Doctor Janet Hoffman Clark
The article focuses on Senator Margaret Chase Smith’s speech she gave on the Senate floor on June 1, 1950. Her speech took place during the Cold War when tensions were high between the democratic United States and the communist Soviet Union. President Truman’s policy of containment and the anticommunist crusade taking place in the United States created an atmosphere of fear among Americans that politicians used to advance their careers. “Declaration of Conscience” was Senator Smith’s stance against the exploitation of fear for political gain and the first time someone spoke out against the corrupt Joseph McCarthy, whose slanderous witch hunt cost many innocent American’s their reputations and livelihoods. She also used her time on the Senate floor in order to convey a message of unity and to appeal to her fellow senators to reevaluate the way they were dishonoring the privileges given to them by the American people.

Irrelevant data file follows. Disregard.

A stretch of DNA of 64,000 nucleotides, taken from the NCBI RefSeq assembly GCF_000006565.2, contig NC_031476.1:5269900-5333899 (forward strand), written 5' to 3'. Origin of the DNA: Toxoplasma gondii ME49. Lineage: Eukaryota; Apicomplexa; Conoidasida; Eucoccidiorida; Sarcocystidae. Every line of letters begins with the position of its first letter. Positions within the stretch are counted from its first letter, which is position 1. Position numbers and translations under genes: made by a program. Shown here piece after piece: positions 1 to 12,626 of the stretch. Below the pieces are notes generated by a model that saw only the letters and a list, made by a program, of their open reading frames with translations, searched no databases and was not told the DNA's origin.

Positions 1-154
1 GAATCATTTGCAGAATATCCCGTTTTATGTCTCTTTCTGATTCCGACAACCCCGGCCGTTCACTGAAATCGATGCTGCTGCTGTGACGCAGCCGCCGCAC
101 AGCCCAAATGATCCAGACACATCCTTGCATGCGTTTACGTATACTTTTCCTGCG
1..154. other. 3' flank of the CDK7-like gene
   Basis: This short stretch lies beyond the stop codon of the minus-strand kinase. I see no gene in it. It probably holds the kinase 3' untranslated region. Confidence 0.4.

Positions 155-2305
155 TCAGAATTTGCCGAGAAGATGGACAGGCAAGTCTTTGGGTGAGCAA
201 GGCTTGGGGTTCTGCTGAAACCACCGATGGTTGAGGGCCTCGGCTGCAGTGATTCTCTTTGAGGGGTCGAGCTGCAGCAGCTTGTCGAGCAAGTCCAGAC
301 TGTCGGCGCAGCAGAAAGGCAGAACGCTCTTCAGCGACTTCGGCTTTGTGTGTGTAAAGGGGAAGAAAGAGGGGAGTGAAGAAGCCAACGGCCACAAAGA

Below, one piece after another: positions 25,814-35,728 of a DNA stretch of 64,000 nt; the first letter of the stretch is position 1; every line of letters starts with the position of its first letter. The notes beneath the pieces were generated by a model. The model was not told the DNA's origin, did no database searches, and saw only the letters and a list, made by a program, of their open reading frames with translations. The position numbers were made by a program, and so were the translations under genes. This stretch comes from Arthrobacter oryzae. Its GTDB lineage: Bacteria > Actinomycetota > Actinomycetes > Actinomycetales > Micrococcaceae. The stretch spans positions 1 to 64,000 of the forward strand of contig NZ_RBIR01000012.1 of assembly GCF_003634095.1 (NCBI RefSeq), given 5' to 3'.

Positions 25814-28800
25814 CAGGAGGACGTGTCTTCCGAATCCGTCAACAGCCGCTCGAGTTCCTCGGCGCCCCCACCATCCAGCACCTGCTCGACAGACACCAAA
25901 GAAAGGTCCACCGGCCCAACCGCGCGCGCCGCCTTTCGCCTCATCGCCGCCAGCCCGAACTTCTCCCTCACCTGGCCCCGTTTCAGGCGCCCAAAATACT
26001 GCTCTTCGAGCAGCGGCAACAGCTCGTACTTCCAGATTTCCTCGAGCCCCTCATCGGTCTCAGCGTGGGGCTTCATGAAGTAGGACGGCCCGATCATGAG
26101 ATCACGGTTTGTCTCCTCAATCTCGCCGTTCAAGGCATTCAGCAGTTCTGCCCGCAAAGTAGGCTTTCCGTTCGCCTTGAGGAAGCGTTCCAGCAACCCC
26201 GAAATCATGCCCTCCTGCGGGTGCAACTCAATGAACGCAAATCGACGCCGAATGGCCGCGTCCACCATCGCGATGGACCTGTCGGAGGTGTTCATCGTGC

McBrayer, Victoria E.
"Margaret Chase Smith’s 1950 Declaration of Conscience Senate Speech: A Stance Against the Exploitation of Fear,"
The Corinthian: Vol. 18
, Article 9.
Available at: http://kb.gcsu.edu/thecorinthian/vol18/iss1/9